Monday, February 9, 2015

Encouraging in Your Child a Love for the Minority Language

On the third year anniversary of our journey into Spanish immersion I find it fitting to share with you what language immersion strategies have worked for us, and how my child has a new-found love with the Spanish language. 


Photo via Common Creative: Marcus Koljonen, and Microsoft Word.  

In the beginning I was filled with high-expectations, and I was so nervous of the outcome because I didn't start speaking to our son in Spanish since he was born; but when he turned 4 yrs. old. Seriously! I waited that long! 

However, today it's a whole new chapter in our Spanish immersion journey. This is what a conversation between my now bilingual child is: 

This may sound like a simple and ordinary Spanish conversation, but it goes beyond the ordinary. If you've been following our bilingual journey you will understand. This is the child who only knew his numbers, and colors in Spanish because of Dora! 

I am taken aback by his natural ability to speak to me in Spanish using different phrases, and expressions. Natural in the sense that it wasn't forced. I'm noticing now how his thoughts and feelings in Spanish flow naturally out of his lips. 

His native, and first language is English. However, his language of choice when communicating with me is Spanish; especially if he wants to share something with me, and doesn't want his Daddy to know. Ha!Ha! 

Cultivating a love for his heritage language is finally paying off! When he hears a word in Spanish that he doesn't understand he asks what does it mean. When he wants to say a joke he says it in Spanish. When he goes to bed he says his prayers in Spanish. When he tells me I love you he says it in Spanish "¡Te amo!"

Looking back at our journey into Spanish Immersion this is what worked for us: 
  1. If you’re using the OPOL method speak, speak to your child in your heritage language; which will most likely be the minority language. 
  2. Enroll your child in a language immersion program
  3. Have your child watch TV in the minority language.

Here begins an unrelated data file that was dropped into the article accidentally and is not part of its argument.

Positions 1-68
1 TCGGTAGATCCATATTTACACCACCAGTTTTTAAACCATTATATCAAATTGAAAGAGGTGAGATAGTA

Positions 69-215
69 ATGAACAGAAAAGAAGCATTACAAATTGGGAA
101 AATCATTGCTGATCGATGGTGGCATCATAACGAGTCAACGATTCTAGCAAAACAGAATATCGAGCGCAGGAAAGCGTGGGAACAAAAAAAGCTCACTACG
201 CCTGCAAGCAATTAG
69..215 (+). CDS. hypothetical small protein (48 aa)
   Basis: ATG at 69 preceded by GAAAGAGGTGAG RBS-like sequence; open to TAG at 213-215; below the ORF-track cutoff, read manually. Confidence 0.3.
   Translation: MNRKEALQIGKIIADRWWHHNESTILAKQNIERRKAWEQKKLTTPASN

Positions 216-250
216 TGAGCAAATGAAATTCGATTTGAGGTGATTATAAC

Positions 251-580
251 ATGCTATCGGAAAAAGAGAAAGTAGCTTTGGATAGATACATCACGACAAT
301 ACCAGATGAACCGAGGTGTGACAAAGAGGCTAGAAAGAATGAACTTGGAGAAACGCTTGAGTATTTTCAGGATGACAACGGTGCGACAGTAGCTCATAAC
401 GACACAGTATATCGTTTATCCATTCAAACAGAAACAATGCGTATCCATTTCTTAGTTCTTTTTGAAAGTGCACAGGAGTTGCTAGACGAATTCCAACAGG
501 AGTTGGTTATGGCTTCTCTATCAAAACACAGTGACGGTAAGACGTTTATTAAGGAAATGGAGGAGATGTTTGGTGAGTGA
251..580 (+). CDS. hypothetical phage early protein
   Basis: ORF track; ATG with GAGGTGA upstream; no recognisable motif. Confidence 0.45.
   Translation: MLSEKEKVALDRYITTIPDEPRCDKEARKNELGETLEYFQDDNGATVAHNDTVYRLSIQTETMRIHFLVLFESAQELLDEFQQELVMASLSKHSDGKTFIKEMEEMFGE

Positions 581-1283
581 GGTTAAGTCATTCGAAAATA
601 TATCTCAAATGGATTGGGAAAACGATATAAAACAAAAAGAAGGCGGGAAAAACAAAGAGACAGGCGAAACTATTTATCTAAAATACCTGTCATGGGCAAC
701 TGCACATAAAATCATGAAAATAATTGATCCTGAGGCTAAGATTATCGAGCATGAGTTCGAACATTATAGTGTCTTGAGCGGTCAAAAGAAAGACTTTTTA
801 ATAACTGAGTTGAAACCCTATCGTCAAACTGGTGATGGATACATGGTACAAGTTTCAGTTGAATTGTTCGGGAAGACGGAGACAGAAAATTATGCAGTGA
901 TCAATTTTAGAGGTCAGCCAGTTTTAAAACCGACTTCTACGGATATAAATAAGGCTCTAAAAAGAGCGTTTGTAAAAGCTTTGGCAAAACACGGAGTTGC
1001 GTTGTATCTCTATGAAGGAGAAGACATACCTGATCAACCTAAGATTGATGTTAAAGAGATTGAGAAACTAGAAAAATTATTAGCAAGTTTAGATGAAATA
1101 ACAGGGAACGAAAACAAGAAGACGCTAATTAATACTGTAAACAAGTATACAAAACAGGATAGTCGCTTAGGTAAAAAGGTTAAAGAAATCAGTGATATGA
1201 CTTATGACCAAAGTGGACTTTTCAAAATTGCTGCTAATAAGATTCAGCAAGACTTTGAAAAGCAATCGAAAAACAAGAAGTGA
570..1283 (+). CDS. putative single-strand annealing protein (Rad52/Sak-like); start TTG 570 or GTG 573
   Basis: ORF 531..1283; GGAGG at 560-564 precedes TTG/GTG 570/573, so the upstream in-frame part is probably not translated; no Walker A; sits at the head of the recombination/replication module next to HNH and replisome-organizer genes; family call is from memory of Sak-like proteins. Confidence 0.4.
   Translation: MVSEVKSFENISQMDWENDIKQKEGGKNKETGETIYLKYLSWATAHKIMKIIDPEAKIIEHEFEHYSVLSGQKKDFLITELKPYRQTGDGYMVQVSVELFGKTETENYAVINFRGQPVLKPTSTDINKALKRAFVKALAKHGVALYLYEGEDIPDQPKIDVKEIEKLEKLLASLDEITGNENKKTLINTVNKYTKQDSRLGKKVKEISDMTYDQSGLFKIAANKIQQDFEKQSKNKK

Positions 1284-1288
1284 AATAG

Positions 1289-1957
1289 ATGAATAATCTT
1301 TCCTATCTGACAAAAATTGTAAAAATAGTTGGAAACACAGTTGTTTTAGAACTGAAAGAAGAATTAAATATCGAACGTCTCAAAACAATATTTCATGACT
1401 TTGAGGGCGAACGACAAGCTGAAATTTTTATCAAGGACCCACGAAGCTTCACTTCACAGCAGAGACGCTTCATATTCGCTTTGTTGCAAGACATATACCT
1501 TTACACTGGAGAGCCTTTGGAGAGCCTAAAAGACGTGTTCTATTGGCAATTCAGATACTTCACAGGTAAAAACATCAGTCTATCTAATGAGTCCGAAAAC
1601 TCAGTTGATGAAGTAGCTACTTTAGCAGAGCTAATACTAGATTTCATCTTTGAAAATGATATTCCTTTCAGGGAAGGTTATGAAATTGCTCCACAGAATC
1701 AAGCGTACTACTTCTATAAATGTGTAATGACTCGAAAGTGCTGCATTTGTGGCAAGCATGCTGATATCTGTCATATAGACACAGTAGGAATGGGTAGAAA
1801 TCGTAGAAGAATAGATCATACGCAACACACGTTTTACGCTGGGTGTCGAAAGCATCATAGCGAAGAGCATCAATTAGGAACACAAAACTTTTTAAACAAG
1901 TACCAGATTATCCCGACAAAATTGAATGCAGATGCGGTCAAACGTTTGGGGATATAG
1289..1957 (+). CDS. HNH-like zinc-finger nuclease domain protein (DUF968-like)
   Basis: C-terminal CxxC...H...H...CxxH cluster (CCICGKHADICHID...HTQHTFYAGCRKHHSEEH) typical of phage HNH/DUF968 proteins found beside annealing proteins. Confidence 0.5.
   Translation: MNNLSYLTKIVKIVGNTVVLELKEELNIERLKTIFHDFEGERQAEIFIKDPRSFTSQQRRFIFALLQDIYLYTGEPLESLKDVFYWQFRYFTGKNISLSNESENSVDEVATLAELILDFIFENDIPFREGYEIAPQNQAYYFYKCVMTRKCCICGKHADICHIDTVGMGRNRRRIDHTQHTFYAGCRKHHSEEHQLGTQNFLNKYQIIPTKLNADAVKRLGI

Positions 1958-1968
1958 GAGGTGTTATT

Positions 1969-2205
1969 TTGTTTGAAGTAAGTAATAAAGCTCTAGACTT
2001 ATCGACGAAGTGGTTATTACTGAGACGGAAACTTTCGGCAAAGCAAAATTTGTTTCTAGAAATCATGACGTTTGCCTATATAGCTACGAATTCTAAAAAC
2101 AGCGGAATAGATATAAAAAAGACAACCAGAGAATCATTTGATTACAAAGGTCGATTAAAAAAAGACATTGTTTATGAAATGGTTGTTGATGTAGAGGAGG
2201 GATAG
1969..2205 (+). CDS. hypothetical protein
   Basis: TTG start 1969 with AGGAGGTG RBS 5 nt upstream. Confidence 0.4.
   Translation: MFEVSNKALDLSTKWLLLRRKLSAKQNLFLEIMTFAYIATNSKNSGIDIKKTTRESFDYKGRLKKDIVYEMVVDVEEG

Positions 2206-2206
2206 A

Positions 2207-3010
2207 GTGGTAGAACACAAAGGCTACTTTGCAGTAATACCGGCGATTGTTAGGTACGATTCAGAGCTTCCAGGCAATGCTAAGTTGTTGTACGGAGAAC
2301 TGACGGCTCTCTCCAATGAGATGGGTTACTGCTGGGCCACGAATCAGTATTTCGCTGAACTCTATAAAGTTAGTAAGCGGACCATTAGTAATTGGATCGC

4. Read to your child in the minority language, and if possible purchase books in the minority language. 
    • If buying books is expensive consider visiting your local library or, 
    • Asks friends, and relatives when gifting to gift a book in the minority language. I have tons of books in Spanish that way. 
  5. If possible, plan an immersion trip to a country where your child’s minority language is the community language.  Don't forget to check out the local book stores for minority language children's books. 
  6. Scout your child’s friends to organize a minority language play group or play date
  7. Create a minority language text-rich environment in your home. 
  8. Play music CD’s in the minority language over, and over. Trust me your child will pick-up on new words. Sing-along to the songs in the minority language. You can also play audio books to your child as well. 
  9. Play games such as Zingo, and/or language apps in the minority language. 
  10. If you as a parent are feeling ambitious, start a minority language summer program or book club. 
While I've shared what has worked for us.  Linguist, and mama Annabelle from The Piri-Piri Lexicon shares 40 tips for raising multilingual children! I kid you not, 40!  

Don’t ever hesitate in your ability to nurture in your child a love for his or her heritage language. Don’t ever think it’s too late, and most importantly don’t ever give up on your child. There will be times it will look like an impossible feat to accomplish, or that your child may not be really “getting it”, but he is, he really is! Just give it some time, and both you and your child will reap the benefits. 

6 comments :

  1. Congratulations on the 3-year anniversary, and all that you've done in that time! I am inspired by watching your journey!

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    1. Thank you so much Julie, and thank you also for the wonderful resources you have to teach children another language. :)

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  2. This is so encouraging! We have been neglecting teaching our kids local Filipino language (Bisaya and Tagalog).

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    1. Hello Abigail! Thank you so much! I hope I've inspired you to tackle on teaching your children Filipino. Trust me, you're not going to regret it!

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  3. It's so wonderful to read this post Frances. You have put so much love, time and effort into this and I'm just so happy to hear how successful you and your son have been.

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    Replies
    1. Thank you Jody for your kind words, and for being happy for us! It's been a long time coming but hey, we did it!!! :)

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